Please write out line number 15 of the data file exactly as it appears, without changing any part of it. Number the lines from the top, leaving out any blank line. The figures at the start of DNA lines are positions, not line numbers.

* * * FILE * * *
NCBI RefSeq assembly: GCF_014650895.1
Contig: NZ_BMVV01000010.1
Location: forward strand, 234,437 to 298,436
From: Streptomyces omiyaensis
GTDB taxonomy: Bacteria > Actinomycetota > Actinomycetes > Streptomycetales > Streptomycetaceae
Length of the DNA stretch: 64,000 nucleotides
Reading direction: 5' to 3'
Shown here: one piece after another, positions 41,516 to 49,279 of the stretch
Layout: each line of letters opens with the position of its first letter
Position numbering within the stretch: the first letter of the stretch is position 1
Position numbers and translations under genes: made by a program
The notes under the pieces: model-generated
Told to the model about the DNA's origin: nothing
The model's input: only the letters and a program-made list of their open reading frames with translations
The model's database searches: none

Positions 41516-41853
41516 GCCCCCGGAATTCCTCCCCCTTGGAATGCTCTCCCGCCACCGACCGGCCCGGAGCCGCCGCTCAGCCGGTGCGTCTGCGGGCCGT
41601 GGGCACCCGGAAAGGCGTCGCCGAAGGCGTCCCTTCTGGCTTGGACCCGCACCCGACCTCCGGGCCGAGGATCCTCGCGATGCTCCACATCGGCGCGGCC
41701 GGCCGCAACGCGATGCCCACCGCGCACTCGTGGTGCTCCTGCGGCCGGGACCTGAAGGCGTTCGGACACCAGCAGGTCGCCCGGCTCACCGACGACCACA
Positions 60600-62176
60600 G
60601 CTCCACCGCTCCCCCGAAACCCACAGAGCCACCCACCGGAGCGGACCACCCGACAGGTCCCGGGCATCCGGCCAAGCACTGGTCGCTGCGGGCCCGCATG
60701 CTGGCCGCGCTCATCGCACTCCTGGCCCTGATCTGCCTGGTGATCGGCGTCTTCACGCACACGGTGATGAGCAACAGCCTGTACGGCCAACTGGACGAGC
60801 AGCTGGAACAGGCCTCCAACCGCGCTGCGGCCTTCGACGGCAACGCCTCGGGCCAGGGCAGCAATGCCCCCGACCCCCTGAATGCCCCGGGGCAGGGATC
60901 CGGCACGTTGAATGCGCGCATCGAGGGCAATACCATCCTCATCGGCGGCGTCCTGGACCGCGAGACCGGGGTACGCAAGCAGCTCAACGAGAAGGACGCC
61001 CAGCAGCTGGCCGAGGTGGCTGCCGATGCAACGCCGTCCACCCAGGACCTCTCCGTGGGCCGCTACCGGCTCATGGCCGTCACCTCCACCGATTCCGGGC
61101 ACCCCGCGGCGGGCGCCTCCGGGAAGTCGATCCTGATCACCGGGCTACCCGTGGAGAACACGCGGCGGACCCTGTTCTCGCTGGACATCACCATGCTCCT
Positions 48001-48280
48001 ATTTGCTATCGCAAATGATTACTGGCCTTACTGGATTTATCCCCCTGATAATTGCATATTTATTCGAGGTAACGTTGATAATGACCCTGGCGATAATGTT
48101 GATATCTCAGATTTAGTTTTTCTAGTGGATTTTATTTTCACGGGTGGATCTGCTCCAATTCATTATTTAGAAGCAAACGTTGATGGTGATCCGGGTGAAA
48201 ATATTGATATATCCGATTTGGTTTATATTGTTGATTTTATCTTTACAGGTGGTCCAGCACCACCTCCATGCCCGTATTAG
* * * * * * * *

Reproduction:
The model's database searches: none